The pace of the story was good until the last section where it was very drawn out. Descriptions of areas of France were fascinating but characters are quite shallow
"A man with new tech to get blood out of stones."
Enzo Macleod has made a bet, to resolve a crime that has been left open by the french police, he will use new forensics, to get blood out of stones.
I loved the character, he is charming and distinctive, with his family and lady complications. The ambiance of Paris and the french idiosyncrasies of privilege and politics, make and excellent scenario for our scottish friend; but I did not enjoy the clue laden crime as much.
An ok beginning to a good series, that improves with the next parts of the next mysteries. Entertaining and charming if a little too heavy on the complexity of the crime.
I was put off starting this series from Peter May because of rather lukewarm reviews. I did however finally take the plunge and I'm glad I did because I actually quite enjoyed. No this is nothing like the tremendous Lewis series - but then this isn't a dark,brooding tale. No it isn't as atmospheric as the Chinese detective series either - in fact the reviewer that said it was a cross between Dan Brown & the Famous Five wasn't actually far off the mark. For a bet Enzo is investigating a number of unsolved murders using today's forensic science (well loosely anyway) - and the books are just nice easy listening. Enzo does have a tendency to fluctuate between sounding like BIlly Connelly and Sean Connery, but he's a likeable enough character and the plots and clues a lot more probable than some books I have read or listened to. I cannot understand the complaints about Peter Vance's accents, I think the reading is excellent with just enough accents thrown in to easily recognise the cast of characters. No this may not set the world alight but its a decent enough series and well worth a listen.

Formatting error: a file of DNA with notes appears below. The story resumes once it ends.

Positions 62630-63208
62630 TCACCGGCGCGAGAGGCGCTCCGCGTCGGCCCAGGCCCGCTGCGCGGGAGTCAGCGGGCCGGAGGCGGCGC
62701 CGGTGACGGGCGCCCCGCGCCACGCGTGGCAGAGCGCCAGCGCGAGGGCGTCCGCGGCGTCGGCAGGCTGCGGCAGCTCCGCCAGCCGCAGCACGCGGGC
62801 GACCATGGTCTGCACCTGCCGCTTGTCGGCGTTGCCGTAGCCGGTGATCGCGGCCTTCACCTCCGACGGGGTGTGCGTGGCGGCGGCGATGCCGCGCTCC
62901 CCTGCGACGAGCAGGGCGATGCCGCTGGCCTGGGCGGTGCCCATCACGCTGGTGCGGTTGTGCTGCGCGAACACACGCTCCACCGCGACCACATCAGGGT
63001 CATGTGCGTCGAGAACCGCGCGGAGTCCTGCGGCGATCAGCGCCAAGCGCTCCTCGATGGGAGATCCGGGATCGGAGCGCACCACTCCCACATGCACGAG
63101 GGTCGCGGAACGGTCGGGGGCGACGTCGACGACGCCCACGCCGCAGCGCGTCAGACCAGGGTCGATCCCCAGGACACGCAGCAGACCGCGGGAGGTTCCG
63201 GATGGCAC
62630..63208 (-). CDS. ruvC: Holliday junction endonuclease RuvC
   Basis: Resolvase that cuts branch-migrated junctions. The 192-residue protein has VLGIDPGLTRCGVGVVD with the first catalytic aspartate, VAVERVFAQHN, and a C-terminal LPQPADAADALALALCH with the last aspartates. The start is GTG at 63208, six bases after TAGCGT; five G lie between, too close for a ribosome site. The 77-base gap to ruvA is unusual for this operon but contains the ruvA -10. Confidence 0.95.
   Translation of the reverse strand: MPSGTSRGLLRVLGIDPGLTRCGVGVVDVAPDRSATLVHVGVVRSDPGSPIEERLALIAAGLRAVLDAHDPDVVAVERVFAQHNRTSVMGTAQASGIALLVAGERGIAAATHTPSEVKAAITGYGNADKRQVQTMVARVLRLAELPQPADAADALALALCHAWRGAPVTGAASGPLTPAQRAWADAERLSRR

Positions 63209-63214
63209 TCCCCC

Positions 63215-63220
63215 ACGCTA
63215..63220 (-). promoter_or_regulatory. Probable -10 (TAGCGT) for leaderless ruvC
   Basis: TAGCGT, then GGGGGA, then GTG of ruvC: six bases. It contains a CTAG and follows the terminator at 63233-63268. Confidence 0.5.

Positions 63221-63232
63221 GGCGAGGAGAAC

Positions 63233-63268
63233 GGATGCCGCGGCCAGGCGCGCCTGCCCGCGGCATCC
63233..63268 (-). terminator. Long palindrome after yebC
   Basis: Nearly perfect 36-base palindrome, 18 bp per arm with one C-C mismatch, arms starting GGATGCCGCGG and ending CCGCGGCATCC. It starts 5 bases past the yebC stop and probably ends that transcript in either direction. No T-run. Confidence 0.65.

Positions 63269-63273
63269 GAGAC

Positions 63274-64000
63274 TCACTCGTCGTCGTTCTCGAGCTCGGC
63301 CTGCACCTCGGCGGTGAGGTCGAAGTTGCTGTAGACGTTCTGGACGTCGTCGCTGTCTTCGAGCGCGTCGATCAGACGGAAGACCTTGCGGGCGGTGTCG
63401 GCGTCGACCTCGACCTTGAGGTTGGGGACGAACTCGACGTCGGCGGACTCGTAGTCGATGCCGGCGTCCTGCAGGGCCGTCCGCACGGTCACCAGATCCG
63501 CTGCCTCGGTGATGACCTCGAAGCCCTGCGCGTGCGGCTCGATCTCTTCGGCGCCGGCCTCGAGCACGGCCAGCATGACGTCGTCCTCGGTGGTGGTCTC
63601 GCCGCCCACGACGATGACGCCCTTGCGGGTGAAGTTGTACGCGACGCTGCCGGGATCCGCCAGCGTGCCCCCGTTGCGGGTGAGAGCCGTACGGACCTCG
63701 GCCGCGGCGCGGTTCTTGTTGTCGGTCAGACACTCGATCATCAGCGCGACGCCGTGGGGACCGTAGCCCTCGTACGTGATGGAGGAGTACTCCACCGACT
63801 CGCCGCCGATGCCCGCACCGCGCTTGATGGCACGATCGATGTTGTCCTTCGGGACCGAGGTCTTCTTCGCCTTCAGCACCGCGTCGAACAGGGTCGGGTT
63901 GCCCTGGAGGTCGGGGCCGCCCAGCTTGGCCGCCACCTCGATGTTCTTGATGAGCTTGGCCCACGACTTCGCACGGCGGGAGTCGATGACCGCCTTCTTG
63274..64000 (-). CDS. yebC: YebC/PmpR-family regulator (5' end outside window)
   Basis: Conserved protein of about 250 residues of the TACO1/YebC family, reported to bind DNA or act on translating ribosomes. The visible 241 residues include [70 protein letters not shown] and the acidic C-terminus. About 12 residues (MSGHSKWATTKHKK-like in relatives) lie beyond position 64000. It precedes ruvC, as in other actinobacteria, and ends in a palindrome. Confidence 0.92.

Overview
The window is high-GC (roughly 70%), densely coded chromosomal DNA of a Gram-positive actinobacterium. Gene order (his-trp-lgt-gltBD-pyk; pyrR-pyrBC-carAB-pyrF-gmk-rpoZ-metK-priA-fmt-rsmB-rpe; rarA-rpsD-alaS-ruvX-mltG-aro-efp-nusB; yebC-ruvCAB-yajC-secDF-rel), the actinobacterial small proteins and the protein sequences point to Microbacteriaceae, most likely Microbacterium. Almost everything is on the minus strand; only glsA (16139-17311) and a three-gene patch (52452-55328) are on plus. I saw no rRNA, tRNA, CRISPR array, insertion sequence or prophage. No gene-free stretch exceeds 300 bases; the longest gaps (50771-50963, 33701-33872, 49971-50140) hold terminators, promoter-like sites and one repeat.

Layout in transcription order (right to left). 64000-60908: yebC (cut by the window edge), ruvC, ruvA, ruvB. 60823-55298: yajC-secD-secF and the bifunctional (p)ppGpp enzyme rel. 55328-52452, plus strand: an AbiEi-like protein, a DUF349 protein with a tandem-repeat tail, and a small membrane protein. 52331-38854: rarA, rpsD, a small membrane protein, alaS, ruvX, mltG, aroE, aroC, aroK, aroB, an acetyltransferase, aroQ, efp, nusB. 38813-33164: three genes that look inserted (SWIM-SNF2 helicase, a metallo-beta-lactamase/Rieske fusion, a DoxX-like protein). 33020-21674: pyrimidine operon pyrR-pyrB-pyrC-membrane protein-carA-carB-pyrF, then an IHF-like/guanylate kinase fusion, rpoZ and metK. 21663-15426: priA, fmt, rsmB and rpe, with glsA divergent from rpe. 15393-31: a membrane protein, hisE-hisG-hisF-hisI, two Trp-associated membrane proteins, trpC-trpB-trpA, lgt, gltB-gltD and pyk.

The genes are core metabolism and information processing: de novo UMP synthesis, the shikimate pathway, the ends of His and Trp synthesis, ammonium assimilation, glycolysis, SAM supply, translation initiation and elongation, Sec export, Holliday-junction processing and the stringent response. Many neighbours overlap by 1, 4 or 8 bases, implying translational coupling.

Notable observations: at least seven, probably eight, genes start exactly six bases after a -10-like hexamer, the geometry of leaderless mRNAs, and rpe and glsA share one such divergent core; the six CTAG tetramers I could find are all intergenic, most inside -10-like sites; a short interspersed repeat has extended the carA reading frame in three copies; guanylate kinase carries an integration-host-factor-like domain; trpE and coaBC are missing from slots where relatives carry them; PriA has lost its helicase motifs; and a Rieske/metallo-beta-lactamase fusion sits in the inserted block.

"Not bad but not in same league as Lewis trilogy"
My title says it all, this isn't a bad book but I have definitely been spoilt by the Lewis series. This book is not as good. All that said, I found the book ok. I did have the rest of the Enzo series on my wish list but will only consider buying them if they are in a future 3 for 2 deal or other offer.
"Murder below the Streets of Paris"
An exciting and quick paced novel which is a cross between a Dan Brown plot in that it gives a geographical/historical backdrop to the mystery - in this case Paris; and the popular forensic scientist model who acts like Sherlock Holmes making the police look like fools!
I enjoyed it and look forward to the second in the series.
"Back to the islands for me"
I just didn't get this. In comparison to the Lewis trilogy the book was a pale shadow. Characters not brilliant and the plot didn't answer the most basic question "why bother"?
I struggled more than a little because I really couldn't get passed the appalling narration
I enjoyed Simon Vance reading Hilary Mantel's books. But oh dear, this was awful. I could almost forgive the french accent but the Scottish accents were abysmal. Having just really enjoyed listening to the Rebus collection read by James McPherson this was positively painful and detracted from the whole experience. If you can't do the accent justice, just read the book, we will cope much better.